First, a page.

We are pleased to publish a blog by Hassam Thabet, an Animal Health Assistant with our Egyptian partners SPWDME. Sadly, Hassan passed away last month. He had been working on this blog prior to his death and it is with both sadness and pride that we include it here. You can read more about Hassan’s life and work in our blog ‘Farewell to Hassan Thabet’.
My name is Hassan Thabet I have been working as an Animal Health Assistant for The Society for the Protection and Welfare of Donkeys and Mules in Egypt (SPWDME) since 2002. Before I joined SPWDME I was working for the Government. It was a very simple job but I did not like it. I saw that I could do more so I was happy when I joined SPWDME and began to work with the donkeys.
I know how important I am for the donkeys and for the poor people, and I am proud about seeing the changes that occur in people's lives by helping their donkeys. Every day I see the appreciation and gratitude in the eyes of people and my families and I am so happy about that. It pushes me to work more to relieve the suffering of the donkeys and the best times in my life are when I talk about the donkeys with my family and 12-year-old son, Mohamed. Every day I have to answer Mohamed’s questions – how many donkeys have I helped today and how did I help them? Mohamed considers me to be like a fireman or paramedic for donkeys. I have to have stories for my son and I really enjoy telling him about my work. It’s built a very strong bond between us. My son even talks proudly with his friends and relatives about my stories, and today I would like to share with you the last story I told my son.
One Saturday (which is my day off) I received a phone call from Khalid, the owner of El Adel brick kiln. The call was very early and woke me up. Khaled was stuttering as he told me he had a donkey lying down and suffering from colic. I quickly got ready and, with my colleague Moharam, went to the kiln. I phoned Dr Shaaban, our vet, to let him know too, but unfortunately when we arrived at the kiln we found the donkey had died. Straight away we examined the kiln’s 14 other donkeys, as well as their food, water and stable. We had to work quickly to save the rest of the donkeys because after talking through the situation with Dr Shaaban, we suspected that it was a case of food poisoning.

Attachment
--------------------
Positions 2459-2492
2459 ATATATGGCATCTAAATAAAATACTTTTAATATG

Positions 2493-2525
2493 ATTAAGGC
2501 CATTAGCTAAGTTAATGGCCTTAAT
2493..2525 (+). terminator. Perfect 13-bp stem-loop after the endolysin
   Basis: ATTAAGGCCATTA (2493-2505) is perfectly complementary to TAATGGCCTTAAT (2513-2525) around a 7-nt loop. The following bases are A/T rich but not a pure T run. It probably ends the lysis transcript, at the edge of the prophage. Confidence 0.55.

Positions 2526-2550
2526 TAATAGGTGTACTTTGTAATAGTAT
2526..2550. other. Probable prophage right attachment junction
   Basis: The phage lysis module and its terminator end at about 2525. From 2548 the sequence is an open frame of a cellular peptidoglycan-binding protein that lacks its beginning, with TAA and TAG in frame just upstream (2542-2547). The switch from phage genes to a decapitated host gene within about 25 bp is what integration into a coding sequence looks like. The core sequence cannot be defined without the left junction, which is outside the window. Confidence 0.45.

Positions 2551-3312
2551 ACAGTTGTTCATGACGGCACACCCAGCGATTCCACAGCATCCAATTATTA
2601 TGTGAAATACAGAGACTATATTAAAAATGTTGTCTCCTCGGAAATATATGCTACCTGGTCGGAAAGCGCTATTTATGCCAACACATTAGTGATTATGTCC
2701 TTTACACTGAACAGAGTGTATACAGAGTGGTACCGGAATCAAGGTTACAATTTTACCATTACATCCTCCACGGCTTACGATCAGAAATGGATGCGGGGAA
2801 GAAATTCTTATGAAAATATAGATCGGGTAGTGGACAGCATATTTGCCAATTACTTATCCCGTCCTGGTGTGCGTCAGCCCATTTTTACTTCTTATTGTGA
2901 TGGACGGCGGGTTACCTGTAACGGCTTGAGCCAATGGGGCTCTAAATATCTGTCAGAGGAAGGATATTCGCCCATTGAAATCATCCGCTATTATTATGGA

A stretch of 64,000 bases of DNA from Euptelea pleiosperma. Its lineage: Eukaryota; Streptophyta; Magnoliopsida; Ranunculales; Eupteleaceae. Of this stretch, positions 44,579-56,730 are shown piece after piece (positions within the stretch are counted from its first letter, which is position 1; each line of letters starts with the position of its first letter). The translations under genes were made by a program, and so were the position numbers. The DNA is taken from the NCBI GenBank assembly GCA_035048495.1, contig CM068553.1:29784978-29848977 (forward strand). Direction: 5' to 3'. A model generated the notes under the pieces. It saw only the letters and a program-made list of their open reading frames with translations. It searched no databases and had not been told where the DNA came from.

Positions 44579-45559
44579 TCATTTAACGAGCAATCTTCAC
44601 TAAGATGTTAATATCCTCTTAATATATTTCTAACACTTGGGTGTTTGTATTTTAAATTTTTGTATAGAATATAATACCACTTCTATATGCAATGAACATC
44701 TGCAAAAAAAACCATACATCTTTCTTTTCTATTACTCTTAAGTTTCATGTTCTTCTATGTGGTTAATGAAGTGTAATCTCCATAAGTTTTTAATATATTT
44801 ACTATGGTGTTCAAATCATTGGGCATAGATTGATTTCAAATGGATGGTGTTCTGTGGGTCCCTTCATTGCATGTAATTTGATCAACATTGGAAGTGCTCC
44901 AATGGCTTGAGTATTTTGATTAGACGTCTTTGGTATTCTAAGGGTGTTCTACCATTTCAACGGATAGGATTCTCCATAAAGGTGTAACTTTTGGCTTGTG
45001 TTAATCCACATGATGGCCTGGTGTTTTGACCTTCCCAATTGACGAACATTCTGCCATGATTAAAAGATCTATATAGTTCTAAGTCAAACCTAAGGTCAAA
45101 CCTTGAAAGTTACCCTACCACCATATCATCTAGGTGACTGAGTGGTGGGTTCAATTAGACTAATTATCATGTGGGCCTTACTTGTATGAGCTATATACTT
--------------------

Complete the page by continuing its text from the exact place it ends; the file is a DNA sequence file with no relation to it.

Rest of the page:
We ordered the owner to buy liquid for fluid therapy, which he got very quickly, and we gave the rest of the donkeys fluids, anti-inflammatory drugs and antibiotics. We discovered that the food was dirty and spoiled and contain insects so we asked Khalid to change the food and clean the stable. He did this very quickly and thanked us – he was impressed with our fast response and hard work. Of course, we were very sad because we were not able to save the first donkey, but at the same time we were so happy to have saved the other 14.
I returned home very tired but also happy because I had a story to tell my son. He was waiting for me and asked the usual question about my stories for the day. Mohamed was so happy when I told him and appreciated what we had done to save the donkeys in the brick kiln. We followed up the case and the 14 donkeys are now better and have returned to work.
Conclusions I have drawn:
- Quick response for emergency cases, honesty and hard work are very important elements in the brick kilns because they help us to build trust between us and different stakeholders. This is very important for our work and passing on our welfare messages because the situation in the brick kilns is complex and harsh for both people and donkeys.
- The donkeys are the heroes of my stories. I am grateful to the donkeys for helping me see my son happy and proud of his father.
- Keep the focus on the donkeys and keep asking yourself these questions: how you can help the donkey at this moment (when you see the donkey) and how can you help the donkey in the future (after leaving him)? It’s also important to ask what happened to the donkey in the past.
- Working with donkeys has an impact not only on the donkeys and poor people's lives but also on ourselves, too, and our perceptions.